Search Engine Optimization


Search engine optimization (SEO) refers to the techniques that get your site listed by the Web's leading search engines, enhance your search rankings and making it easier for everyone on the Web to find.

There are two pieces to search engine optimization

  1. Off-page Optimization
    1. Also known as "link building," refers to relevant and reputable sources linking to your site. If you are a moving company for example, you'll want a real estate company linking to yours. Issuing press release through an online distribution service is another proven link building technique.
  2. On-Page Optimization
    1. The art of creating a site structure and content that is search engine friendly. Because search engines gather information through spiders, automated program that randomly visit Web sites and report back to the search engine. Making it easy to find all of your site's relevant information is a must. Some of the things that search engine spiders look for are title tags, meta description tags, meta keyword tags, the amount of content and age of innformation, the date information was last edited, and a site map.
    2. The title tag is a required HTML element and is the most important on-page factor for search engine ranking. Search engine results also use it for the title of your site. Each page should have a title tag of less than 65 characters that summarizes its content.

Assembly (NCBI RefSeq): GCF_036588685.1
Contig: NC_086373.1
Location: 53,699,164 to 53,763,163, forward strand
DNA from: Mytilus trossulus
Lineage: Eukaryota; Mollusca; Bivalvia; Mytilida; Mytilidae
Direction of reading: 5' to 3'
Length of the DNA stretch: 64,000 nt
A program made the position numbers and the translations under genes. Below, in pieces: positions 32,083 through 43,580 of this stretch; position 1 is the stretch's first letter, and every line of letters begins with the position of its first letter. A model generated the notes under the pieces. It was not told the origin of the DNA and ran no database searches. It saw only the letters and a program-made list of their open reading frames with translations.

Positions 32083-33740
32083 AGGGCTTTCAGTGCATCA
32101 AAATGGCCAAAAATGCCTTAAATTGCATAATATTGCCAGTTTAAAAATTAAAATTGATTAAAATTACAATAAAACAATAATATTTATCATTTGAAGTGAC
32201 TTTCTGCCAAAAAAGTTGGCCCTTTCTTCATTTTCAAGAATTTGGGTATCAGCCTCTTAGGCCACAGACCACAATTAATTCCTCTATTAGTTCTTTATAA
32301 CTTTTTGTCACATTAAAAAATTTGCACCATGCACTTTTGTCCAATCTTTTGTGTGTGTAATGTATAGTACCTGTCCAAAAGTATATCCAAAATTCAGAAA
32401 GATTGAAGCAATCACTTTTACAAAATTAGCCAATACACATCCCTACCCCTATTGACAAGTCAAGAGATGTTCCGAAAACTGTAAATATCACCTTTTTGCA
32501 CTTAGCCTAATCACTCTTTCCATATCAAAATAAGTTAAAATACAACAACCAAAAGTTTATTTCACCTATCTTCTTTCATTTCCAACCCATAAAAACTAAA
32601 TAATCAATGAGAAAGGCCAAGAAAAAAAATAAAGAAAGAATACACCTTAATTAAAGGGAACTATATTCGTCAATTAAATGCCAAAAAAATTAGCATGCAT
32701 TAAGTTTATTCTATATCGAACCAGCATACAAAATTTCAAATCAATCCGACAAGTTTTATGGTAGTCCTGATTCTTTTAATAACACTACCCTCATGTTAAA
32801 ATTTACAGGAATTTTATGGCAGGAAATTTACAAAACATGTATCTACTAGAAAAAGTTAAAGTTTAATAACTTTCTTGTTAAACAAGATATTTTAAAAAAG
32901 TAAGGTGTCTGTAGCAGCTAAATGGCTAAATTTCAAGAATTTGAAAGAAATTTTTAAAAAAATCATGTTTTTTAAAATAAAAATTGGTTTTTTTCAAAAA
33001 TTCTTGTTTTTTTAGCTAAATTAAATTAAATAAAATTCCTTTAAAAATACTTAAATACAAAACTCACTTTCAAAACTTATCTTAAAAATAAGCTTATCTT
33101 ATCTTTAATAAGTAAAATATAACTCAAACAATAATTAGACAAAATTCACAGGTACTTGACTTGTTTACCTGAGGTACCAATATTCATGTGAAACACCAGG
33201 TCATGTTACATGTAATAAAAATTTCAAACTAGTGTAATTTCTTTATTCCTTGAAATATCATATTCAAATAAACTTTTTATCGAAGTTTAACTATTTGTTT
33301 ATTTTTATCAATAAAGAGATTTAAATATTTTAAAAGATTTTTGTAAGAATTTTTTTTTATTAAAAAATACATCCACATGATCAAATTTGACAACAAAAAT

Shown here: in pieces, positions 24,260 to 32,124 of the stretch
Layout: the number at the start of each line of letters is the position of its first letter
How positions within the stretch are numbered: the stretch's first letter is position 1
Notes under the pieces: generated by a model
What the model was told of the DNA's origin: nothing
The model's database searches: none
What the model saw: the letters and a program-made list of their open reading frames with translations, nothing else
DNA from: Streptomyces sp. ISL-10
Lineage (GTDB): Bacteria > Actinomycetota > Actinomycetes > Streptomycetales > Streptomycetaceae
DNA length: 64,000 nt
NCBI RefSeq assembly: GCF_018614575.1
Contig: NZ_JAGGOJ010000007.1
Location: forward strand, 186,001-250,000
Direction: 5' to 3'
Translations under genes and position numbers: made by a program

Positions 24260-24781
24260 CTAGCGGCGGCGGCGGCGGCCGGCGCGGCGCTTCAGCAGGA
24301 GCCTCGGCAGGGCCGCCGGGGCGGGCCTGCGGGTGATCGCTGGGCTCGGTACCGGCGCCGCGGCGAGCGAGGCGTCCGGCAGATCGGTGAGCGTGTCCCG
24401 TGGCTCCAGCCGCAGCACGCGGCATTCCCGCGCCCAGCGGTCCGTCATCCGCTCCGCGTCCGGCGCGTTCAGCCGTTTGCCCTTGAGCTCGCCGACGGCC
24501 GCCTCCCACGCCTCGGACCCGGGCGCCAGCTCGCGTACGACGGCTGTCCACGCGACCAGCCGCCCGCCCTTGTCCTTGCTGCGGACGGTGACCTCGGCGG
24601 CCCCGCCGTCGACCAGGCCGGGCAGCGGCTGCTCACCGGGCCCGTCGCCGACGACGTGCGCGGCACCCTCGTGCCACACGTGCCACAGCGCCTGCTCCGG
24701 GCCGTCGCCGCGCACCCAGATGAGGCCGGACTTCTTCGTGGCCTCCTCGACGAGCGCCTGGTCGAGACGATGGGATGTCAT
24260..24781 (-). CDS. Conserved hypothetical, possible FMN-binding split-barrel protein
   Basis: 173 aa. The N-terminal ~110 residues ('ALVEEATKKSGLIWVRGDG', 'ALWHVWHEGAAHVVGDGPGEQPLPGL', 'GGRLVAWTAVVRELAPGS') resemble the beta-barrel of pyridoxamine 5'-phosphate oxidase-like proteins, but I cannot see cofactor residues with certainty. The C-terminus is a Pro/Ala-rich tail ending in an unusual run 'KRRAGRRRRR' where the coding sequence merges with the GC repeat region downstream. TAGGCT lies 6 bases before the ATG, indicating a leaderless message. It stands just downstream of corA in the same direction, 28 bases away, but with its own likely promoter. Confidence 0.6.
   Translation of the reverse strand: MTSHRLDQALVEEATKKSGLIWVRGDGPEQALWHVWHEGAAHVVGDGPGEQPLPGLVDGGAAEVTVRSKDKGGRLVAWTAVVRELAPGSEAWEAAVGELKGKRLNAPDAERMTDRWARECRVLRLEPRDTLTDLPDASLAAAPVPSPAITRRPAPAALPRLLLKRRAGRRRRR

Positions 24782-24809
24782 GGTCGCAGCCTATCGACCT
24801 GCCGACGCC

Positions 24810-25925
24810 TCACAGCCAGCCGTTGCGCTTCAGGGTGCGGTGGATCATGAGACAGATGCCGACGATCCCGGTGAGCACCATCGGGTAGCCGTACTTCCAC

3. A meta description's content appears under the title tag in search engine results. It should provide information specific to the page such as product details, special offers, or sales messages. A meta description tag should clock in under 150 characters.
    4. A meta keyword tag contains all the keywords for a page. Keywords should be restricted to words that appear in the title tag or in the page itself. Keyword tags should be limited to 10-to-15 words. Words and phrase are separated with commas with no space between.

The best page content contains between 400 and 700 words, has fewer than 50 outbound or external links, and is updated on a regular basis.

A site map is an HTML or XML document that lists your pages in a hierarchical manner and helps spiders find them all. Spiders look for your site map off of your Web site's root.

Minimize you use of JavaScript, HTML is a better choice for navigation for example. And while Flash Web sotes can look great most search engines cannot read the information embedded in the Flash file. Better options are having two versions of the sit, one Flash and one HTML, or just using a few Flash elements within an HTML site.